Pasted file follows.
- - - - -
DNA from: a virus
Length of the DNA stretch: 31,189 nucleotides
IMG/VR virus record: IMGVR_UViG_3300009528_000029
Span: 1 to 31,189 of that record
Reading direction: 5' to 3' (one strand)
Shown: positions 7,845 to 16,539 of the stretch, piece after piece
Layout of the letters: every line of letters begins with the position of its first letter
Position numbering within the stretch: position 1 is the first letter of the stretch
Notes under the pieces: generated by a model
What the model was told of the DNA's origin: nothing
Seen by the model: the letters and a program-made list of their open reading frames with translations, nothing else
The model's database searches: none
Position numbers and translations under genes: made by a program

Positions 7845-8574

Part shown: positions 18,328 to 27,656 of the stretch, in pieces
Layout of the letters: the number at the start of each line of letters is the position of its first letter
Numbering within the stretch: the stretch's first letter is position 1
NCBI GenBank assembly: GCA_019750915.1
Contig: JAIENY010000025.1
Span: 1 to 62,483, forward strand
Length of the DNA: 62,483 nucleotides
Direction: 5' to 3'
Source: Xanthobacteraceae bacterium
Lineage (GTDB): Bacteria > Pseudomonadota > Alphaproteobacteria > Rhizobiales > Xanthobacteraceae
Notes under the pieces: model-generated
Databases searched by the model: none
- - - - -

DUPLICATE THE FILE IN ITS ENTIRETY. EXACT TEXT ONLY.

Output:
DNA from: a virus
Length of the DNA stretch: 31,189 nucleotides
IMG/VR virus record: IMGVR_UViG_3300009528_000029
Span: 1 to 31,189 of that record
Reading direction: 5' to 3' (one strand)
Shown: positions 7,845 to 16,539 of the stretch, piece after piece
Layout of the letters: every line of letters begins with the position of its first letter
Position numbering within the stretch: position 1 is the first letter of the stretch
Notes under the pieces: generated by a model
What the model was told of the DNA's origin: nothing
Seen by the model: the letters and a program-made list of their open reading frames with translations, nothing else
The model's database searches: none
Position numbers and translations under genes: made by a program

Positions 7845-8574

Part shown: positions 18,328 to 27,656 of the stretch, in pieces
Layout of the letters: the number at the start of each line of letters is the position of its first letter
Numbering within the stretch: the stretch's first letter is position 1
NCBI GenBank assembly: GCA_019750915.1
Contig: JAIENY010000025.1
Span: 1 to 62,483, forward strand
Length of the DNA: 62,483 nucleotides
Direction: 5' to 3'
Source: Xanthobacteraceae bacterium
Lineage (GTDB): Bacteria > Pseudomonadota > Alphaproteobacteria > Rhizobiales > Xanthobacteraceae
Notes under the pieces: model-generated
Databases searched by the model: none